The bill further calls on the Health Resources and Services Administration (HRSA) to provide grants for diabetes education classes and training programs for health providers on cultural sensitivity and patient care within minority populations. HRSA would also fund Federally Qualified Community Health Center programs that provide diabetes services and screenings. HRSA would strengthen important career-building programs, such as the Health Careers Opportunity Program, Centers for Excellence, and the Minority Faculty Fellowship Program to provide career opportunities within minority populations that are focused on diabetes treatment and care. Additionally, HRSA would establish a loan repayment program that focuses on diabetes care and prevention in minority populations.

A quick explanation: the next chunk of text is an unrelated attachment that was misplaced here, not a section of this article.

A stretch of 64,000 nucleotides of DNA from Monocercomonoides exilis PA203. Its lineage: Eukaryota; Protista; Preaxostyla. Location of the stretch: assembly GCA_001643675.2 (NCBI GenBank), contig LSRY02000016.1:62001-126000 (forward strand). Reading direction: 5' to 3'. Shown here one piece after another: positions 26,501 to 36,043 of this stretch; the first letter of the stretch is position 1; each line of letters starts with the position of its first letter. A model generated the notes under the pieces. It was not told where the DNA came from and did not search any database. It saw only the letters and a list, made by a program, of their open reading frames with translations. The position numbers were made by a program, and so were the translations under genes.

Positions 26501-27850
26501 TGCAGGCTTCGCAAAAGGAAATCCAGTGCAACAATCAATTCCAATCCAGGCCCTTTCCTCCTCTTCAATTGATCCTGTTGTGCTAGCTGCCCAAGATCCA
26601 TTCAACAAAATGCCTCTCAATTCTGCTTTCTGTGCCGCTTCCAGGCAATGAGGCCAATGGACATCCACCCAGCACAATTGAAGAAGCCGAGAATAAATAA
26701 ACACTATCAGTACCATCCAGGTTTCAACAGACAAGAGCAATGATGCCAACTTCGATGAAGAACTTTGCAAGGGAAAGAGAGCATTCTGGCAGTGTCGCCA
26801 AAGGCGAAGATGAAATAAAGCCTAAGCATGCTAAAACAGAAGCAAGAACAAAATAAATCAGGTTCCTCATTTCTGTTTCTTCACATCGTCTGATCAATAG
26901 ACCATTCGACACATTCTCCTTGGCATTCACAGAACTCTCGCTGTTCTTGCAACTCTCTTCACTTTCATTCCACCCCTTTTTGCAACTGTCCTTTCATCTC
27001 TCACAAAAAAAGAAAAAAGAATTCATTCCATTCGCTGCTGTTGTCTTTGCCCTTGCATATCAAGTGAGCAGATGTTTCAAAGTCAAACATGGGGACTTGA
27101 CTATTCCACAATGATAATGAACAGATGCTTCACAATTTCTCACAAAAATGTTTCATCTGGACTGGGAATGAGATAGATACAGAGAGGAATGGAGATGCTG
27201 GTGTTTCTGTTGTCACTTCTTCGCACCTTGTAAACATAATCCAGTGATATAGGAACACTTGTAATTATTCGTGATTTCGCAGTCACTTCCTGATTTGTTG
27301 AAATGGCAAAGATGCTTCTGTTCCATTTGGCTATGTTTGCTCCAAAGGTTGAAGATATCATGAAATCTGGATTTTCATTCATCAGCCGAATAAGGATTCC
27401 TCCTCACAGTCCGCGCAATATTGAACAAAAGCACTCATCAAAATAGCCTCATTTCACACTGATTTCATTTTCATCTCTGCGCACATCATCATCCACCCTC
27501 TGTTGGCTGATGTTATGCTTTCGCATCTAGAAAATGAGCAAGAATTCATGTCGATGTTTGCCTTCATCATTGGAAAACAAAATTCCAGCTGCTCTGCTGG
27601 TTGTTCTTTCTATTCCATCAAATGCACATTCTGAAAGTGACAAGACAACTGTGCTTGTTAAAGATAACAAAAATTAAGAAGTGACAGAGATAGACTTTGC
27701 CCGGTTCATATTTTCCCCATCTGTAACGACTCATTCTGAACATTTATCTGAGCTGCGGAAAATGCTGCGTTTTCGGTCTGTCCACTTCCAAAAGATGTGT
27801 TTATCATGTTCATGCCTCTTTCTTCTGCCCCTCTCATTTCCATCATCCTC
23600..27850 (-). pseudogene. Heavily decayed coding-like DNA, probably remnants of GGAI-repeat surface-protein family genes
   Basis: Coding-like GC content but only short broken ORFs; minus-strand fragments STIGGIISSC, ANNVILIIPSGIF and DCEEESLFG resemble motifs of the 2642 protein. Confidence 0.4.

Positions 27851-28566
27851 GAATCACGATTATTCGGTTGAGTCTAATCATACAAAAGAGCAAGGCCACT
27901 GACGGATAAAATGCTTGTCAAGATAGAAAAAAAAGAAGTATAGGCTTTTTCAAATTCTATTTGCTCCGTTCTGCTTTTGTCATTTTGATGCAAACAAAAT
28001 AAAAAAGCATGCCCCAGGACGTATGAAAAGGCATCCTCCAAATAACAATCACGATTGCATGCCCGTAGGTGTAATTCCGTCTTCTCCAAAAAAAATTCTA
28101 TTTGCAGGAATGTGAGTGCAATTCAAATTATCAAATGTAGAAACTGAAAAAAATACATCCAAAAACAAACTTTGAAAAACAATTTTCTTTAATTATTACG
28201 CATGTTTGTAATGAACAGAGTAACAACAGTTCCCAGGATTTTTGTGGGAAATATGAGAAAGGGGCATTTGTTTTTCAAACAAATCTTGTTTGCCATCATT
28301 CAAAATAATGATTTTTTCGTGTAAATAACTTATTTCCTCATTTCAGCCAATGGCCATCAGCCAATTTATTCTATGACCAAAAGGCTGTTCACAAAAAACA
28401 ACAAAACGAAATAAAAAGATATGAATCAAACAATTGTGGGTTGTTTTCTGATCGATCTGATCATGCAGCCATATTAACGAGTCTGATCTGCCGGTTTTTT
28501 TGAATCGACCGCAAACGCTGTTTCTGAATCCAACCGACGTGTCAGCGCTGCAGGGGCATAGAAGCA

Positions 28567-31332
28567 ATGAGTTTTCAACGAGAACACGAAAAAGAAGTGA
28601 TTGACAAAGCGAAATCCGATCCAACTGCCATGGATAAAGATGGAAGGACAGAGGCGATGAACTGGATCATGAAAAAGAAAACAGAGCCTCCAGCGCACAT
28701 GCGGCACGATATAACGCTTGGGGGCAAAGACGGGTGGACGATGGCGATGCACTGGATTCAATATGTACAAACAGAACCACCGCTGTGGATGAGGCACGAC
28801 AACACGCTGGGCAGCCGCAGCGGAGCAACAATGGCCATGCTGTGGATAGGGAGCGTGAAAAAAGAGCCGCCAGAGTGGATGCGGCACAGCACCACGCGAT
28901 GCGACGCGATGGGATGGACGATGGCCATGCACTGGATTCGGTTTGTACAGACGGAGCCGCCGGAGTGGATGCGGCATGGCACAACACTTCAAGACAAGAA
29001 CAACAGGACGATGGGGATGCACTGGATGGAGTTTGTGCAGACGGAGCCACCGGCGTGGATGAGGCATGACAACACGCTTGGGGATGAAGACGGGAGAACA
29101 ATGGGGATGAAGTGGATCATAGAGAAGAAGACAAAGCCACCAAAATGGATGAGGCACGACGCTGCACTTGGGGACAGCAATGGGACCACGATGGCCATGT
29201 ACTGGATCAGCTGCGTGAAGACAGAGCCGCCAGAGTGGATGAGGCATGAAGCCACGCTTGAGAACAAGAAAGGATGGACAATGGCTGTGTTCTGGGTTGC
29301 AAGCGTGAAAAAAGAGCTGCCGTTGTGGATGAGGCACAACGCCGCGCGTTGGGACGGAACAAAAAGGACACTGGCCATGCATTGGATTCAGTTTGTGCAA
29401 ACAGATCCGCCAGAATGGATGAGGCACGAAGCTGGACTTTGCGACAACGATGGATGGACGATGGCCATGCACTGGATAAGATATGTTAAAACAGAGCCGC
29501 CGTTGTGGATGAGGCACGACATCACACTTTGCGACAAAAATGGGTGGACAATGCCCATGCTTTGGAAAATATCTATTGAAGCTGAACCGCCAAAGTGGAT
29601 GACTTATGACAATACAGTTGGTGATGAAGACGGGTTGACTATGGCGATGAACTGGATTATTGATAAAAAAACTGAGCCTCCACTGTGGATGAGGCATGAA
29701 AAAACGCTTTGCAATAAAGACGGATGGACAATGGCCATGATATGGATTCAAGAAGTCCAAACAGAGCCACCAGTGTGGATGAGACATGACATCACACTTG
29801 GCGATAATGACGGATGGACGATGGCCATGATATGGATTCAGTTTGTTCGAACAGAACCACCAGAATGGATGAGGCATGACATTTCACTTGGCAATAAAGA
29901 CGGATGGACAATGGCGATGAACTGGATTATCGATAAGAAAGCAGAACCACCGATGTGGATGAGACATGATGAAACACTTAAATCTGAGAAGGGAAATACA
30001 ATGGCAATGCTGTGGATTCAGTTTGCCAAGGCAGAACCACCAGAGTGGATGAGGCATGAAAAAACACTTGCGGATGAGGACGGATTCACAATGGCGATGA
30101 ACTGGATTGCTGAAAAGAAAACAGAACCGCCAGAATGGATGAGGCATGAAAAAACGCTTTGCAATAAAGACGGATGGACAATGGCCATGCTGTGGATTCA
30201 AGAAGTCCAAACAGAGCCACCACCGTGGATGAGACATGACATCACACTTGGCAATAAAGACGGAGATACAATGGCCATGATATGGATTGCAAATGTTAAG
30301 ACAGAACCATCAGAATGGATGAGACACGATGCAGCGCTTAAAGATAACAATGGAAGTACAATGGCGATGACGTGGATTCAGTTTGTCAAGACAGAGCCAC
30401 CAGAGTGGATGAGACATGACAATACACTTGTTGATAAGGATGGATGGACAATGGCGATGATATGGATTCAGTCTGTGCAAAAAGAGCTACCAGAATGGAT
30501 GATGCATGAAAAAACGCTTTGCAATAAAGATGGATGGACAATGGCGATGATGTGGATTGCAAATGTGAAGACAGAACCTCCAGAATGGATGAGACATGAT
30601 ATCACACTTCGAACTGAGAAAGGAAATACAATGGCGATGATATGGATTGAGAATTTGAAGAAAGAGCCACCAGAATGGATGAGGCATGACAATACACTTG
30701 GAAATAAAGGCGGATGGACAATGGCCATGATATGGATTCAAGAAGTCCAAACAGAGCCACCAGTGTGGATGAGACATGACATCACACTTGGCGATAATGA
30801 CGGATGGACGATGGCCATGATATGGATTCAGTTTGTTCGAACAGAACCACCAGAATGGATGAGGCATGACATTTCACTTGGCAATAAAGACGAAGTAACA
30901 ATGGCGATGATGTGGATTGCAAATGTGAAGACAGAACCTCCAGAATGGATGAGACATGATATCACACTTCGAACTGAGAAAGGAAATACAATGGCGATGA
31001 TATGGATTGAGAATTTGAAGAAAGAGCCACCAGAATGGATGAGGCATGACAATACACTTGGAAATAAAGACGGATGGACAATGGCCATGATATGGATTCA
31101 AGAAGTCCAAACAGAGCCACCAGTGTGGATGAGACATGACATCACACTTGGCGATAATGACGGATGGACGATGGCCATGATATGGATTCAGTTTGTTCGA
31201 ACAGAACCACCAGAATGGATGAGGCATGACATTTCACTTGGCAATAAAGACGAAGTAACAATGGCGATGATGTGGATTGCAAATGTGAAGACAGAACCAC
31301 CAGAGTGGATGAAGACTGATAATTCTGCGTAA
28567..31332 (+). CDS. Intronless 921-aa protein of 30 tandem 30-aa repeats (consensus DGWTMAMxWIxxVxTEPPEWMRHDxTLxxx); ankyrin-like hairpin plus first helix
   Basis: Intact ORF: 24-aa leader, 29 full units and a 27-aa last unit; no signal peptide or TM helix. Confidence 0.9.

EDDPAC was last introduced in the 111th Congress on 21 April 2009, in conjunction with a Tri-Council lobby day. In 2010, the bill was amended and passed in the U.S. House of Representatives. This amendment transformed the bill into a study in which the U.S. Department of Health and Human Services would report on federal actions regarding diabetes disparities, including research on diabetes among minority populations, surveillance and data collection on diabetes among minority populations, community-based interventions targeting minority populations, and education and training of health professionals on the prevention and management of diabetes and its related complications.
ADA unsuccessfully sought passage of the study bill in the U.S. Senate before Congress adjourned. Currently, the association is advocating for the reintroduction of EDDPAC during the 112th Congress.